The U.S. Supreme Court (the Court) is about to proffer its decision on various issues relating to the Patient Protection and Affordable Care Act (PPACA). The following Q & A outlines the issues before the Court and likely outcomes:
Q: What is the actual name of the case and who is involved?
A: NFIB v. Sebelius. The NFIB stands for the National Federation of Independent Business and is the plaintiff in the case. The NFIB is joined by a couple individual citizens and 26 states through their Attorneys General. Montana’s Attorney General elected not to join the suit. The defendants in the case include U.S. Secretary of Health and Human Services Katherine Sebelius, U.S. Secretary of the Treasurer Timothy Geithner, U.S. Secretary of Labor Hilda Solis, and their respective agencies.
Q: When is the Court likely to rule on the case?
A: It could happen at any time. The Court has to clear its docket by June 30. This case is one of the most anticipated in American history. The U.S. Constitution created the Supreme Court for cases such as this to preserve the original intent by “checks and balances” on power. This case gets to the essence of the American Experiment in limited government, states’ rights and individual liberty.
Q: There’s talk that the Court may not even be able to rule on the case. Is this true?
A: Yes. The theory is that the Anti-Injunction Act (AIA) may regard the individual mandate to purchase healthcare insurance as a tax. If so, the AIA would call into question whether the Court has the jurisdiction to rule on the case prior to the 2014 effective date for the individual mandate. Legal experts predict that the Justices will unanimously reject application of the AIA to the case.
Q: What are the substantive issues before the Court?
A: There are four issues before the Court:
1. As mentioned, whether the Anti-Injunction Act strips the Court of jurisdiction in the case.
2. Whether the new law’s requirement that individual Americans must purchase and maintain federally-approved forms of health insurance starting in 2014 exceeds Congress’ powers under the Commerce and Necessary and Proper Clauses of the U.S. Constitution.
3. Whether the new law’s mandate to the states to expand Medicaid coverage to 133 percent of the federal poverty level exceeds Congress’ authority under the Spending Clause of the U.S. Constitution and thereby violates state sovereignty under the 10th Amendment, which of course stipulates that powers not expressly granted to Congress are reserved to the states.
4. If the Court strikes down one part of the new law – e.g. the individual mandate or the Medicaid expansion – whether any remaining part of the law can be “severed” and implemented.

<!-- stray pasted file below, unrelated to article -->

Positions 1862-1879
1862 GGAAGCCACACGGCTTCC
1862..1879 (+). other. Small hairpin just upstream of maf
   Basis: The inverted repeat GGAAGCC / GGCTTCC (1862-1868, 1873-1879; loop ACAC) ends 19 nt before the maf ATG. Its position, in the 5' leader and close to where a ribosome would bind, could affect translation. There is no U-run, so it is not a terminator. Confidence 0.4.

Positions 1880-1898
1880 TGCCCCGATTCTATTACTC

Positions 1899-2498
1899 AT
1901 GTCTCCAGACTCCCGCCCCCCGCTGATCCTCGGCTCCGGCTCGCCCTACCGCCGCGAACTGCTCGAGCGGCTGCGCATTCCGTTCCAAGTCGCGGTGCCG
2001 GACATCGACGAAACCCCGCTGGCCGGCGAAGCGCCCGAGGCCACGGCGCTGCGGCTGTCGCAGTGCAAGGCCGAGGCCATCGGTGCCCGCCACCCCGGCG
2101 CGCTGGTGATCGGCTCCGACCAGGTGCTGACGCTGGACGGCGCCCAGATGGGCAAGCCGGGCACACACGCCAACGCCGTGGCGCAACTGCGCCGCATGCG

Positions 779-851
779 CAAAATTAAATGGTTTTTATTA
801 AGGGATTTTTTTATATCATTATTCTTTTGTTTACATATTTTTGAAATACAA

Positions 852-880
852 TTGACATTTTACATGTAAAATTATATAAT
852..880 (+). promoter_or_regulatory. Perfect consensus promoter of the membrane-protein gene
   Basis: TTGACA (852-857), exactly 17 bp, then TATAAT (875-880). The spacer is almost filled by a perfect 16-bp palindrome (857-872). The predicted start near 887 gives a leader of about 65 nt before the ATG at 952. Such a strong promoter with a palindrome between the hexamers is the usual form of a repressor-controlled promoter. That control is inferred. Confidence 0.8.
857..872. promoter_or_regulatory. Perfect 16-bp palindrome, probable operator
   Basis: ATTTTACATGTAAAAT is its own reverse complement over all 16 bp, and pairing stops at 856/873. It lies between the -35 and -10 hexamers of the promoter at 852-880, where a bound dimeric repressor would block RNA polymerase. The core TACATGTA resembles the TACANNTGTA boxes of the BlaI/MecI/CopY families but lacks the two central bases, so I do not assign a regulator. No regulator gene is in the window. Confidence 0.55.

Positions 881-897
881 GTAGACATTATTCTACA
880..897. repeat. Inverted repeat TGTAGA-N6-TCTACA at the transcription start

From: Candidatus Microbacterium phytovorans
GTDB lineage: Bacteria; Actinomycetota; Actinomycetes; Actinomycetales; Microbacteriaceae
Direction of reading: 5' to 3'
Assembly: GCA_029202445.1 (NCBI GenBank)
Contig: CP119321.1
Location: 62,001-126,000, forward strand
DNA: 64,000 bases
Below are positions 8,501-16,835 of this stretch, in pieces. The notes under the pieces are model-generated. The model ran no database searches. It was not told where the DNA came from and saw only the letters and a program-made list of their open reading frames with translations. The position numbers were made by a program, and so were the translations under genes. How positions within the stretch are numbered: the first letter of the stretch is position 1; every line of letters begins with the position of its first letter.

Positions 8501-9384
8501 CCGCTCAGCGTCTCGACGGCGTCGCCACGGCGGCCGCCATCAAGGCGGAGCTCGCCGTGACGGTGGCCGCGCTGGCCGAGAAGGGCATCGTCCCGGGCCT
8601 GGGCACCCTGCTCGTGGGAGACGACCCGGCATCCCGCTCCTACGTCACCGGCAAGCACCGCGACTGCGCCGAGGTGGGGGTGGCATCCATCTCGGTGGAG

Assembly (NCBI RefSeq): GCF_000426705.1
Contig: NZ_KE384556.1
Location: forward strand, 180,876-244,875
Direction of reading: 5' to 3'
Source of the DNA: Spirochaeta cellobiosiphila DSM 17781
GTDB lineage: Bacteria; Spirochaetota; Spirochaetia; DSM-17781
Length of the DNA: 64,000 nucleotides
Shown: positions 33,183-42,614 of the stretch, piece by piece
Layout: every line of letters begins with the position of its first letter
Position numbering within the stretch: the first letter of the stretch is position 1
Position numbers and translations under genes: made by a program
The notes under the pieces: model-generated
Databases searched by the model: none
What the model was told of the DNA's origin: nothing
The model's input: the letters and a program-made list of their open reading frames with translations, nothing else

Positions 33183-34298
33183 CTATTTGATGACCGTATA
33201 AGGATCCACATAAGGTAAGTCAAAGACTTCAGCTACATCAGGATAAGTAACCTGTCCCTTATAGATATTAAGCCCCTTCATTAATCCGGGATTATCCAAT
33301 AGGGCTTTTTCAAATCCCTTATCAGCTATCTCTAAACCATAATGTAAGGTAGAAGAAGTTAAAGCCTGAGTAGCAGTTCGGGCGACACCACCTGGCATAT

Q: What are the likely outcomes?
A: There are three likely outcomes:
1. The Court upholds the law. This would mean that at least five of the nine members of the Court agree that the individual mandate and Medicaid expansion do not violate the Commerce, Necessary and Proper, or Spending Clauses of the U.S. Constitution. The entire law would go into effect in 2014. Justice Anthony Kennedy will be the swing vote, in particular on the constitutionality of the individual mandate. Justice Kennedy said during oral arguments that the individual mandate “changes the relationship of the government to the individual in a fundamental way.” He also suggested that a federal requirement to buy insurance is “unprecedented” and, therefore, the government has a “heavy burden” of justification.
2. The Court strikes down particular aspects of the law but leaves the remainder intact. There are several variations of this outcome. What would be most likely under this general outcome is the Court strikes the individual mandate and leaves the rest of the law in place. The employer mandate, Medicaid expansion, exchanges, new and increase taxes, and other provisions would move forward. This outcome would leave the Act’s major expenditure provisions in place but remove the primary means of funding those expenditures, requiring further action by Congress. The Court may also choose to sever the Medicaid expansion as a “coercive” use of federal power over the states.
3. The Court rules that the law is unconstitutional and nonseverable. If the individual mandate or the Medicaid expansion is struck down, the Court could argue that the remaining provisions no longer function “in a manner consistent with the intent of Congress.” This decision would also dismantle provisions of the new healthcare law that have already implemented, which would include exchanges and co-ops set up in the states. Congress and the health care industry have indicated they would act quickly in this case to salvage the Act’s most popular and economically sustainable provisions (e.g. children remaining on parents’ policies) pending further legislative actions.